• Let’s schedule a follow-up meeting/conference for the date of …. to discuss…

Quick Tips for Writing Math Report Card Comments

Let’s chat about some tips that you should keep in mind when drafting math report card comments.

Communicate Math Concept Prerequisites.

In elementary school, math is learned more or less in a sequence.

For example, before a child learns how to multiply fractions, he or she learns how to multiply basic facts.

Before a child is taught how to convert inches to yards (or beyond), she must first know how many inches are in a foot.

So what I’m saying is this…

When a child is struggling in math, it’s really important to communicate to parents the root cause of the issue.

If I have a student struggling to reduce fractions to the simplest form, could it be that the real issue is weaknesses in knowing how to divide?  

If you’re a teacher in the lower grades, emphasize to parents how important it is for students to learn those fundamental concepts.

More complex math concepts directly build on those fundamental, key concepts.

A weak foundation equals a painful math experience in the upper elementary grades.

Knowing the root causes of a math issue helps with providing specific, customized solutions.

Help Parents Visualize the Math Comprehension Spectrum.


Okay. I just made up that phrase “math comprehension spectrum” (LOL!) but let me explain what I mean…

I’ve heard parents say, “I know my kid is doing really well in math because Little Johnny knows all of his multiplication facts…, and he can quickly add really big numbers.”

And other statements similar to that. You know, that their child’s ability in such and such math skill is this and that.

While that is great, those are pretty basic skills. What we really want to know is if the child can apply those skills.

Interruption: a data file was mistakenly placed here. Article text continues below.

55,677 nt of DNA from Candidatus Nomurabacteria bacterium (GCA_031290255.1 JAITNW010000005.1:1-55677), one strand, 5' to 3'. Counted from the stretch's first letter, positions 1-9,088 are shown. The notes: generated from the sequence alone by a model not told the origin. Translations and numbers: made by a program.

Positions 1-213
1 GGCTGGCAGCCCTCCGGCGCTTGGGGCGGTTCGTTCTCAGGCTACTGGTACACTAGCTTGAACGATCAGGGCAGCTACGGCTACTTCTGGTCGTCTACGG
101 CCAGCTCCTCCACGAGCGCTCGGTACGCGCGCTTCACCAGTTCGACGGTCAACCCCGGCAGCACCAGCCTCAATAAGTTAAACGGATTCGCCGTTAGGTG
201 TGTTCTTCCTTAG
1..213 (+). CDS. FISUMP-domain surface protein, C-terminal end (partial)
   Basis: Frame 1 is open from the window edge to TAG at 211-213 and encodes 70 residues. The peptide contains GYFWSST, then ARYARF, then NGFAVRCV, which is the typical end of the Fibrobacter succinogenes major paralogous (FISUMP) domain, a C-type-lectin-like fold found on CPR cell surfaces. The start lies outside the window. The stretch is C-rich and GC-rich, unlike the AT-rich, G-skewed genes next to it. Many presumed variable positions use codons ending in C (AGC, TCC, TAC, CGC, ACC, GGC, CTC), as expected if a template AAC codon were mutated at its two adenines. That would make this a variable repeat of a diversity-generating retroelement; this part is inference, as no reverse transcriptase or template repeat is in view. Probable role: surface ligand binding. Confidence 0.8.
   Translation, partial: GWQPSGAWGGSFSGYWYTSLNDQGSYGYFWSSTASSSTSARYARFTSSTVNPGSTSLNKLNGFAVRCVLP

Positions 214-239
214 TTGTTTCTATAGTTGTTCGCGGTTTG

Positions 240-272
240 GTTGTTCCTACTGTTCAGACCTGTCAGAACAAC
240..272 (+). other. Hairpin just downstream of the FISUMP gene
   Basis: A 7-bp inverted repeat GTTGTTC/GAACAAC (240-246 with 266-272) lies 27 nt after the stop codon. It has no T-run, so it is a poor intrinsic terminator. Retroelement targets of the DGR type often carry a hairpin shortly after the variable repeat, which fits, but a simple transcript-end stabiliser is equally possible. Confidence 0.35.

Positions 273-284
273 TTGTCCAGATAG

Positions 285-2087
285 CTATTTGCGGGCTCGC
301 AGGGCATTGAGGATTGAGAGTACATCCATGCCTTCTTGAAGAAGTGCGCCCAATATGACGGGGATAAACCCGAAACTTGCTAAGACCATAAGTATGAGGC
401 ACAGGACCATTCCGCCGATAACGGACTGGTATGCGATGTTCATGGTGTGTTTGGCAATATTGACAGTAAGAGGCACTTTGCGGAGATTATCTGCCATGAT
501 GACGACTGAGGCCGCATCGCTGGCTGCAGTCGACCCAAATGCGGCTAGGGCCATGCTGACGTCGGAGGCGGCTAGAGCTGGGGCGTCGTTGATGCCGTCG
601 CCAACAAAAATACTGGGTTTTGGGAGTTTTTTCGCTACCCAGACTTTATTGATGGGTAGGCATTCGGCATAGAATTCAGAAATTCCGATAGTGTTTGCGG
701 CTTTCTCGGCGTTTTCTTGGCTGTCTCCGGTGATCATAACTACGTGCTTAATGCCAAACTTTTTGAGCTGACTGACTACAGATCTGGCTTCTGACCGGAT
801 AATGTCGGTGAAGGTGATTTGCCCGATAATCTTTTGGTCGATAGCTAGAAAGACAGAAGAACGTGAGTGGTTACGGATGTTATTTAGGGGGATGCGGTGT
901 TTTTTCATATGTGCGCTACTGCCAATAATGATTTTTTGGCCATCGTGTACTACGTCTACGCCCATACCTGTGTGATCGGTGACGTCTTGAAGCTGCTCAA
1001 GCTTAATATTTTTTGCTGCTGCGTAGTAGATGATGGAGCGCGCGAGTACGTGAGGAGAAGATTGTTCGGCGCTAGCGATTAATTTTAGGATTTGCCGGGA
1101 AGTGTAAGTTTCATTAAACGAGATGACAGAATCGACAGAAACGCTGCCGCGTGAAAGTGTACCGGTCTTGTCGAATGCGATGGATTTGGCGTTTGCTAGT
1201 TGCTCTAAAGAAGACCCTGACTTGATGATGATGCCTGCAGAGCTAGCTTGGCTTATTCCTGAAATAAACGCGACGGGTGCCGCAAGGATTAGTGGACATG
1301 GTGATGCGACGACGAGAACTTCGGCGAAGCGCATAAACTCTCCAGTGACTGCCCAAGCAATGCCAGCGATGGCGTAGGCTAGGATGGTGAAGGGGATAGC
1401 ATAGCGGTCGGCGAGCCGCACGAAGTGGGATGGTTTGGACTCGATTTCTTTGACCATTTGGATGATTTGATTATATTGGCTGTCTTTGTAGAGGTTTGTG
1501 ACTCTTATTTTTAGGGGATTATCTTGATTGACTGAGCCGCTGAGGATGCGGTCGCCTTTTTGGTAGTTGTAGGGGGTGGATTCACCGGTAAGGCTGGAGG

Is the child able to problem solve?  

How well is she able to do project-based learning?

Application is key.

With all due respect, parents sometimes miss the mark here because they see an A+ math test from their son or daughter consisting of problems asking the child to recall facts or proceed with a list of rehearsed, set steps.

But when it comes to true problem-solving and looking at the big picture of a problem, do they see how well their child can apply those math skills to actually solve a higher-order thinking problem?

Can the child do project-based learning independently, applying those math skills?

It’s our job as educators to clearly communicate these differences with them.

Think of Bloom’s Taxonomy.  

The lower level of Bloom’s has all the stuff that’s important, yes, but it’s basic information like memorization and recall.

The further up you go on the triangle, the deeper the thinking process.


So when a parent says “My child never struggled in math before”, it could be that the child hasn’t yet been challenged (or challenged enough) on those higher-order thinking processes.

If the child struggles at the basic levels, gently communicate with parents the potential consequences of not strengthening that foundation.

Help them understand the difficulties the child will have if the gaps aren’t filled because the higher level skills most often require knowledge of the lower levels (Yes, of course, there are always exceptions).

Incorporate Elements of Year-long Documentation.